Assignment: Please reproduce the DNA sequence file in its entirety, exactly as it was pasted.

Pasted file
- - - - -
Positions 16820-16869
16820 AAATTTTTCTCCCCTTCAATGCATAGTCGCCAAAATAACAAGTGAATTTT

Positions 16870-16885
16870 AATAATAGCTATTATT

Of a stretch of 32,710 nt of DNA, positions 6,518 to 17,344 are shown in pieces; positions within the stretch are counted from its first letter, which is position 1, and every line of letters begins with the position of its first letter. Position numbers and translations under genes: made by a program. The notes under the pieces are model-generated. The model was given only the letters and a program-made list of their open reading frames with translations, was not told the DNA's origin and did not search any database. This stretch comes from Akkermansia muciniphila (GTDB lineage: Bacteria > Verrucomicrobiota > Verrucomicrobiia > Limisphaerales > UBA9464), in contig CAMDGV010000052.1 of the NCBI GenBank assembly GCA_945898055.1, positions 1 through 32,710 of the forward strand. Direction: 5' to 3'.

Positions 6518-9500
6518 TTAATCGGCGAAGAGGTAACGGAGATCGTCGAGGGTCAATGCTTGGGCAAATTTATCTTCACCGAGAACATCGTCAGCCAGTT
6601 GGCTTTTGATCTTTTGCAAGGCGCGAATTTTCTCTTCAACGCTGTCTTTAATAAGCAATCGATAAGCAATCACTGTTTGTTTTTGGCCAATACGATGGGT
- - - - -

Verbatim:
Positions 16820-16869
16820 AAATTTTTCTCCCCTTCAATGCATAGTCGCCAAAATAACAAGTGAATTTT

Positions 16870-16885
16870 AATAATAGCTATTATT

Of a stretch of 32,710 nt of DNA, positions 6,518 to 17,344 are shown in pieces; positions within the stretch are counted from its first letter, which is position 1, and every line of letters begins with the position of its first letter. Position numbers and translations under genes: made by a program. The notes under the pieces are model-generated. The model was given only the letters and a program-made list of their open reading frames with translations, was not told the DNA's origin and did not search any database. This stretch comes from Akkermansia muciniphila (GTDB lineage: Bacteria > Verrucomicrobiota > Verrucomicrobiia > Limisphaerales > UBA9464), in contig CAMDGV010000052.1 of the NCBI GenBank assembly GCA_945898055.1, positions 1 through 32,710 of the forward strand. Direction: 5' to 3'.

Positions 6518-9500
6518 TTAATCGGCGAAGAGGTAACGGAGATCGTCGAGGGTCAATGCTTGGGCAAATTTATCTTCACCGAGAACATCGTCAGCCAGTT
6601 GGCTTTTGATCTTTTGCAAGGCGCGAATTTTCTCTTCAACGCTGTCTTTAATAAGCAATCGATAAGCAATCACTGTTTGTTTTTGGCCAATACGATGGGT